Sound and Technology

The proposed Sound and Technology working group is concerned with the a focus on scholarship coming from history of technology and science towards a history of sonic technocultures. This group welcomes scholars interested in sound and sound technology from all time periods, though the group’s reading and writing will focus on cases, debates, and actors that engage the conditions of sound’s technological reproducibility since the late 19th century. Because of the interdisciplinary nature of the topic, relevant studies have been fragmented across a variety of fields within the humanities, arts, social sciences, engineering, acoustics, and the sciences. This working group will work across these disciplines to collectively interpret sources and commentary that share an interest in sound.
 
The group meets at 1:00 Eastern Time on second Fridays of each month.

Please set your timezone at https://www.chstm.org/user

Consortium Respectful Behavior Policy

Participants at Consortium activities will treat each other with respect and consideration to create a collegial, inclusive, and professional environment that is free from any form of discrimination, harassment, or retaliation.

Participants will avoid any inappropriate actions or statements based on individual characteristics such as age, race, religion, ethnicity, sexual orientation, gender identity, gender expression, marital status, nationality, political affiliation, ability status, educational background, or any other characteristic protected by law. Disruptive or harassing behavior of any kind will not be tolerated. Harassment includes but is not limited to inappropriate or intimidating behavior and language, unwelcome jokes or comments, unwanted touching or attention, offensive images, photography without permission, and stalking.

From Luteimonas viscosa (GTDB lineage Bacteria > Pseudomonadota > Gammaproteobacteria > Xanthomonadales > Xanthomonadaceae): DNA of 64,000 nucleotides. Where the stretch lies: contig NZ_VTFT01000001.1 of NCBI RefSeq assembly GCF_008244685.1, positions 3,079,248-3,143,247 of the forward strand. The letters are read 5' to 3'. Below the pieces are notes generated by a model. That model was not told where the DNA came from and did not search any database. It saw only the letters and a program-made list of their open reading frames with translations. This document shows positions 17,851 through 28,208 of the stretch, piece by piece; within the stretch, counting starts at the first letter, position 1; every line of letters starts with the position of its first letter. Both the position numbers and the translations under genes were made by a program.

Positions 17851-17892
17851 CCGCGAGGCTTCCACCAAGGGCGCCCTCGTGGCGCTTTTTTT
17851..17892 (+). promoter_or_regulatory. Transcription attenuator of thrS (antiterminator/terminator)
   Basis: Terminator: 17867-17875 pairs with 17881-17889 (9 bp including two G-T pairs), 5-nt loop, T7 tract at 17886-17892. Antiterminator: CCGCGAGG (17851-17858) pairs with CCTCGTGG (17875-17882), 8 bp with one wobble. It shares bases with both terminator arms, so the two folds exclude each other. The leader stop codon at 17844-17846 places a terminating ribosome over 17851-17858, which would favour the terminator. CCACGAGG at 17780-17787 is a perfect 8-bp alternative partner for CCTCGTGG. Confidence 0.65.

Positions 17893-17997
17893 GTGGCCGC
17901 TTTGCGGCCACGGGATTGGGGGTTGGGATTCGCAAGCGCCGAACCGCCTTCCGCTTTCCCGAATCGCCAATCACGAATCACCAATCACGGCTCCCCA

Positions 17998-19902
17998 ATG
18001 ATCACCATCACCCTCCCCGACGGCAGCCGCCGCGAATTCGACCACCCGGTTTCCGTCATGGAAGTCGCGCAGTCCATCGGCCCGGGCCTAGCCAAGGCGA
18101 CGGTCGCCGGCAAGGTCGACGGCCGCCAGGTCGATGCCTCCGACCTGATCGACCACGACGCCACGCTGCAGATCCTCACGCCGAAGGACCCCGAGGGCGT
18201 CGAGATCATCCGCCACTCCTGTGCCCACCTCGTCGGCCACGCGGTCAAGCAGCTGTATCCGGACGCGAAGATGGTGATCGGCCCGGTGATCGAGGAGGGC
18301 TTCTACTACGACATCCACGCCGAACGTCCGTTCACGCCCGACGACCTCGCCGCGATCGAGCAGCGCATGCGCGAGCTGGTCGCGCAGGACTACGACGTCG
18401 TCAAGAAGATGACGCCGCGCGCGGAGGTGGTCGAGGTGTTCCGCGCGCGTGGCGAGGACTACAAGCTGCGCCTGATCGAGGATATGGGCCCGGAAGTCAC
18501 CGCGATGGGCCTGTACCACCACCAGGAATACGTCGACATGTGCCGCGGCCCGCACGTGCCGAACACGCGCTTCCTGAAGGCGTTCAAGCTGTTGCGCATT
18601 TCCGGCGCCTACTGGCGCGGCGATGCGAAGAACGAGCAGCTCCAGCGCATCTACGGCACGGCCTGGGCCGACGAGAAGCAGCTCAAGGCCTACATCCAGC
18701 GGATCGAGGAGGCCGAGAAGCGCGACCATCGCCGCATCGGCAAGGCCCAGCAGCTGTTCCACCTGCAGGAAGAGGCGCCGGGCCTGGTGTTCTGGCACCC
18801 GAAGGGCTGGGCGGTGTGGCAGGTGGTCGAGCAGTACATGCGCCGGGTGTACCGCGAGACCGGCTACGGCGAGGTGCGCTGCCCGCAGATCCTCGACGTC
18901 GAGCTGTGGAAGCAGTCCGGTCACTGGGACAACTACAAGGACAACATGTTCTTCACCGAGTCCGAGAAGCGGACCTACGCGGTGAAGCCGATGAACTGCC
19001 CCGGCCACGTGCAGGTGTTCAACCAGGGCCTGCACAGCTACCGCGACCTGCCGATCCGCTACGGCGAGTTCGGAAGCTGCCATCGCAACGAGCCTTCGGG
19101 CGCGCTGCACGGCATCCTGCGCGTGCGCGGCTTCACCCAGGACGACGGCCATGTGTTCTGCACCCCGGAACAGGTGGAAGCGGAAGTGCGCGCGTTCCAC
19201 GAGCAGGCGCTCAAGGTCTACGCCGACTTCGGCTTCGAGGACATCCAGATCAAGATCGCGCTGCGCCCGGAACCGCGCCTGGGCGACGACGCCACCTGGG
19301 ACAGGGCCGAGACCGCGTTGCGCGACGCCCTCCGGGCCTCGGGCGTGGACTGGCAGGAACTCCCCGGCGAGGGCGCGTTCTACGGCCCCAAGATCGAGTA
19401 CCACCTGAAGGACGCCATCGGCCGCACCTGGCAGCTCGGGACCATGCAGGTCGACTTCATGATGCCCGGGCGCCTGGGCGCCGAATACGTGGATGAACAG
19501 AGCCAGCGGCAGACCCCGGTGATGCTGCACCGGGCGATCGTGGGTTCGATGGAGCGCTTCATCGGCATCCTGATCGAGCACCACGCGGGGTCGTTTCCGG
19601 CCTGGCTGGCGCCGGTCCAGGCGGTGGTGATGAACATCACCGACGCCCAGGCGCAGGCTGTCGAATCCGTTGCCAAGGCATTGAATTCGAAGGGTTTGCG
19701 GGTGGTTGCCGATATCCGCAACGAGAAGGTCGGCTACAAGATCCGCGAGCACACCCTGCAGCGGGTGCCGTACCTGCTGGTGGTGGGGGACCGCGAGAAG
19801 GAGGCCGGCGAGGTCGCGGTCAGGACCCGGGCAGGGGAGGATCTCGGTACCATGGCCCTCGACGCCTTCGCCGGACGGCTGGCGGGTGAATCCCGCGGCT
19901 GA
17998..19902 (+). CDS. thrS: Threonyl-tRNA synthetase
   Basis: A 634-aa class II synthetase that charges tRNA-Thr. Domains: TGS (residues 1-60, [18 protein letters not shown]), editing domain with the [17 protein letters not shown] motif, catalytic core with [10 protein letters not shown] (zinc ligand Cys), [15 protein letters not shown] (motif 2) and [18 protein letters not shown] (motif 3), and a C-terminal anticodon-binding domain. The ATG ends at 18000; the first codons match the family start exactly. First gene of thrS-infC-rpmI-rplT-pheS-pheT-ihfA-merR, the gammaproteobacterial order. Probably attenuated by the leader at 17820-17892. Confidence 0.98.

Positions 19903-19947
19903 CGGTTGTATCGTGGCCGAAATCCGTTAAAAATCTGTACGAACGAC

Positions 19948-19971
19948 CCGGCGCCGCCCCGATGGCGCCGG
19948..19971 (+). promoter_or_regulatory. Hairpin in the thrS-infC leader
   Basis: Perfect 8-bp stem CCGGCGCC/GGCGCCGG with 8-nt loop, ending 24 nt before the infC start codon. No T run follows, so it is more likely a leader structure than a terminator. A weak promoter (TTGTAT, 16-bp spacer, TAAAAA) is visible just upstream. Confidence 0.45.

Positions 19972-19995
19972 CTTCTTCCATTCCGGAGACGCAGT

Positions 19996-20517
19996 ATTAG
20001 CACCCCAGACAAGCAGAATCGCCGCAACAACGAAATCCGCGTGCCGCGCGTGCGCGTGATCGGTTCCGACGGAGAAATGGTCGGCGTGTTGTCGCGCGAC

Participants may send reports or concerns about violations of this policy to conduct@chstm.org.

Upcoming Meetings

  • Friday, September 10, 2021 1:00 pm to 2:30 pm EDT

    TBA


  • Friday, October 8, 2021 1:00 pm to 2:30 pm EDT

    TBA


  • Friday, November 12, 2021 1:00 pm to 2:30 pm EST

    TBA


  • Friday, December 10, 2021 1:00 pm to 2:30 pm EST

    TBA


  • Friday, January 14, 2022 1:00 pm to 2:30 pm EST

    TBA


  • Friday, February 11, 2022 1:00 pm to 2:30 pm EST

    TBA


  • Friday, March 11, 2022 1:00 pm to 2:30 pm EST

    TBA


  • Friday, April 8, 2022 1:00 pm to 2:30 pm EDT

    TBA


  • Friday, May 13, 2022 1:00 pm to 2:30 pm EDT

    TBA



Group Conveners

  • eamonnbell's picture

    Eamonn Bell

    Eamonn Bell is a Research Fellow at the Department of Music, Trinity College Dublin (TCD). Most generally, his research examines the history of digital technology in relation to contemporary musical production, consumption, criticism, and analysis. He holds a doctoral degree in music theory from Columbia University (2019) and a bachelor’s degree in music and mathematics from TCD (2013). His current project, a media history of the audio CD format, is funded by the Irish Research Council under the Government of Ireland Postdoctoral Fellowship program.

     

  • Brian Miller

    Brian A. Miller earned his Ph.D. in music theory from Yale University in 2020, where he has also served as a lecturer. His research focuses on the role of computation in both the intellectual history and current practice of music theory, particularly in relation to the work of music theorist Leonard Meyer and his influential theory of musical style. His work on computer improvisation and the stylistic modeling of jazz recently appeared in Music Theory Online. He previously completed a B.S. in Computer Engineering and an M.M. in Music Theory from the University of Kansas.

     

  • Ezra Teboul

    Ezra J. Teboul is an independent researcher working on the role of labor and land in the making, re-making and decay of sound technologies. His research offers a critical understanding of reverse engineering of electronic circuits, computer code and interface designs as an extension of media archaeology in countering disorigining, "the complex processof removing information about the relations that anobject has been a part of." (McKay 2020, 23). This is complemented by an artistic practice which both operationalizes and informs this countering. He holds a Ph.D. in electronic arts from Rensselaer Polytechnic Institute, an A.M. in digital musics from Dartmouth College, and a B.A. from Hampshire College.

     

6 Members